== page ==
In a recently published study, Stanford Medicine researchers highlighted age-related problems in humans and showed how aging varies from person to person and between organs within an individual. Researchers used human blood plasma protein levels from particular organs to examine aging in 11 key organs in real people. The approach suggested by the authors offers a straightforward and comprehensible way to research the aging of organs. Understanding the molecular changes in human organs is crucial for addressing the global disease burden and revolutionizing patient care, preventative medicine, and drug development. Current methods present are either expensive or need to provide the required molecular insights. To combat this problem, the researchers hypothesized that complete quantification of organ-specific proteins in plasma could enable minimally invasive assessment and tracking of human aging for any organ.

Key Findings

  • 1.7% of people show aging in multiple organs, and nearly 20% exhibit significantly accelerated aging in one organ.
  • There is a 20–50% increased risk of death associated with accelerated organ aging, and some disorders are associated with accelerated organ aging.
  • Individuals with accelerated heart aging have a 250% higher risk of heart failure, and accelerated brain and vascular aging predict the course of Alzheimer’s disease (AD) just as well as plasma pTau-181, the most effective blood-based biomarker for AD at present.

Decoding the Plasma Proteome: A Gateway to Aging Insights

The study mapped the organ-specific plasma proteome using RNA-seq data from the Genotype-Tissue Expression project. The SomaScan assay measured 4,979 proteins across 5,676 subjects, with 18% of them being ‘organ enriched'(The Human Protein Atlas provided a definition for “organ enriched” genes, which were defined as those expressed at least four times greater in one organ than in any other organ). The highest number was found in the brain, with the highest number from the brain for theSomaScan assay. Quality control removed high-variation or low-correlation proteins, leaving 4,778 proteins (17.9%) for downstream analysis.

Adipose tissue, arteries, brain, heart, immunological tissue, gut, kidney, liver, lung, muscle, and pancreas were among the 11 major organs for which the study trained a bagged ensemble of least absolute shrinkage and selection operator (LASSO) aging models. The Knight Alzheimer’s Disease Research Centre group comprised 1,398 healthy individuals who underwent testing of the models. All five cohorts’ ages were significantly estimated by the organismal model and all 11 organ aging models following multiple test corrections. The method produced highly enriched proteins specific to particular organs and had specified activities.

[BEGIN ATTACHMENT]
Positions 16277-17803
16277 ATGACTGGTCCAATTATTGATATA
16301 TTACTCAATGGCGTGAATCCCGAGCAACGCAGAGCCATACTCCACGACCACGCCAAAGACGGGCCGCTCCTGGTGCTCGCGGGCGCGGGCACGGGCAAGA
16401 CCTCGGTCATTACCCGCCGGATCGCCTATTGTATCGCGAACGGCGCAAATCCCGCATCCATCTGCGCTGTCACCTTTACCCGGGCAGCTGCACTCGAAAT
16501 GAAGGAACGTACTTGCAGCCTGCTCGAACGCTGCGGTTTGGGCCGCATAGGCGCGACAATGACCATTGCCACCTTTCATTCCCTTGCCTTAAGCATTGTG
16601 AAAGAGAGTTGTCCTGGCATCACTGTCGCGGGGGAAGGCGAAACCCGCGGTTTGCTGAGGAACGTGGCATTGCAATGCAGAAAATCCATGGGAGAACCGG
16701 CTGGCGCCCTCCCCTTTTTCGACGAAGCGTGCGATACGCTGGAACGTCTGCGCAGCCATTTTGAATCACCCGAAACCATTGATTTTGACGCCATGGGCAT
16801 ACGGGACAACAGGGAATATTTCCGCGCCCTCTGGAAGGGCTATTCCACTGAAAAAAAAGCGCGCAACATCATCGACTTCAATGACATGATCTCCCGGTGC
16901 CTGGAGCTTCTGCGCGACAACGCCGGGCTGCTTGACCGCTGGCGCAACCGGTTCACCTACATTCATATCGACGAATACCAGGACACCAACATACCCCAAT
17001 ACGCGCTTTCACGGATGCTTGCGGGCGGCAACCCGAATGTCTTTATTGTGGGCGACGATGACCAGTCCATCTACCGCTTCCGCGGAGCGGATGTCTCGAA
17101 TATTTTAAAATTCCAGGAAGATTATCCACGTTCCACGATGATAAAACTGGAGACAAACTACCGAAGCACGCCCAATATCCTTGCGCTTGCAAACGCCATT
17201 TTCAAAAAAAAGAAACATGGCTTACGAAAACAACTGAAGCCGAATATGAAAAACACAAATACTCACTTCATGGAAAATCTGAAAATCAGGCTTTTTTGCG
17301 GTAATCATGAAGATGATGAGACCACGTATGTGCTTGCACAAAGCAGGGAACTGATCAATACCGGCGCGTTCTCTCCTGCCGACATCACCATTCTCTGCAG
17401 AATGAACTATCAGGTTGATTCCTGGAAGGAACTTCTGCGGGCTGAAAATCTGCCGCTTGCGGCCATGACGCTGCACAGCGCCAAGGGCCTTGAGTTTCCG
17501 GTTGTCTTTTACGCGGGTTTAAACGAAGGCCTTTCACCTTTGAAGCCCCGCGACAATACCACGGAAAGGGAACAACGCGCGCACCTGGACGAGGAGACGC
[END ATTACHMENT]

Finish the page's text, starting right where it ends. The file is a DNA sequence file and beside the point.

At the population level, individuals with the same conventional age gap had diverse organ aging profiles, with a low-to-moderate correlation between age gaps of different organs (mean pairwise Pearson r = 0.29). However, the majority of variance in one organ age gap is not explained by others, except for organismal and conventional age gaps, which were highly correlated. Some individuals had extreme aging in one or more organs, suggesting that organ age gaps may capture unique aging information.

Unveiling Organ Aging Signatures

The study examined the connection between biological aging and organ age in two cohorts. The most significant correlations were discovered between kidney aging and metabolic disorders, cardiac conditions (heart attack and atrial fibrillation), muscle aging and impaired gait, brain aging and cerebrovascular illness, and organismal aging and Alzheimer’s disease. While atrial fibrillation and cardiac attacks were associated with heart aging attributes, the kidney age difference was linked to characteristics of metabolic diseases. The study found that kidney enzyme renin (REN) and kidney-associated antigen 1 (KAAG1), as well as uromodulin (UMOD), are key kidney aging proteins. Chronic kidney disease has been genetically related to UMOD, and autosomal dominant tubulointerstitial kidney disease is primarily caused by uncommon mutations.

The present study highlights the possibility of a connection between “normal” heart aging and subclinical heart illness, which warrants additional research using more precise heart imaging and electrophysiology. After multiple test corrections, the study demonstrated that, after 15 years of follow-up in the LonGenity cohort, the age gaps from 10 out of 11 organs, the conventional model, and the organism model were substantially linked with future risk of all-cause mortality.